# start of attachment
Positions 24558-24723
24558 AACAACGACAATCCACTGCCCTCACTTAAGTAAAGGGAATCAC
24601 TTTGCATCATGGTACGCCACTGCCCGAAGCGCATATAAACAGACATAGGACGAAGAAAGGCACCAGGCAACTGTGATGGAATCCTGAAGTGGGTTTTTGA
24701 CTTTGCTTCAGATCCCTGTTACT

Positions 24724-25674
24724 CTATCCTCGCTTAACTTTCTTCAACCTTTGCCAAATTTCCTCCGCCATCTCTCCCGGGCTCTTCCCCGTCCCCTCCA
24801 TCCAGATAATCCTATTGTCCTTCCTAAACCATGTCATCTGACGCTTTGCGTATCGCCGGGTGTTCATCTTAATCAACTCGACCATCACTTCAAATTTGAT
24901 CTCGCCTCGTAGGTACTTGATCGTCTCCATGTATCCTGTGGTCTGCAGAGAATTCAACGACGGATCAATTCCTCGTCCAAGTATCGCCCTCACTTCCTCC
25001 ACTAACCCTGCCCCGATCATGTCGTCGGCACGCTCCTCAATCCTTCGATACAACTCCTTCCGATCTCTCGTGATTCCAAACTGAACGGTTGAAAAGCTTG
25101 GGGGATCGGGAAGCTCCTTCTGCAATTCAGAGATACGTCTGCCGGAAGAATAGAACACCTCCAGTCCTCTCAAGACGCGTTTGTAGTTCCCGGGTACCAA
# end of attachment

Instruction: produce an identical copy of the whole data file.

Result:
Positions 24558-24723
24558 AACAACGACAATCCACTGCCCTCACTTAAGTAAAGGGAATCAC
24601 TTTGCATCATGGTACGCCACTGCCCGAAGCGCATATAAACAGACATAGGACGAAGAAAGGCACCAGGCAACTGTGATGGAATCCTGAAGTGGGTTTTTGA
24701 CTTTGCTTCAGATCCCTGTTACT

Positions 24724-25674
24724 CTATCCTCGCTTAACTTTCTTCAACCTTTGCCAAATTTCCTCCGCCATCTCTCCCGGGCTCTTCCCCGTCCCCTCCA
24801 TCCAGATAATCCTATTGTCCTTCCTAAACCATGTCATCTGACGCTTTGCGTATCGCCGGGTGTTCATCTTAATCAACTCGACCATCACTTCAAATTTGAT
24901 CTCGCCTCGTAGGTACTTGATCGTCTCCATGTATCCTGTGGTCTGCAGAGAATTCAACGACGGATCAATTCCTCGTCCAAGTATCGCCCTCACTTCCTCC
25001 ACTAACCCTGCCCCGATCATGTCGTCGGCACGCTCCTCAATCCTTCGATACAACTCCTTCCGATCTCTCGTGATTCCAAACTGAACGGTTGAAAAGCTTG
25101 GGGGATCGGGAAGCTCCTTCTGCAATTCAGAGATACGTCTGCCGGAAGAATAGAACACCTCCAGTCCTCTCAAGACGCGTTTGTAGTTCCCGGGTACCAA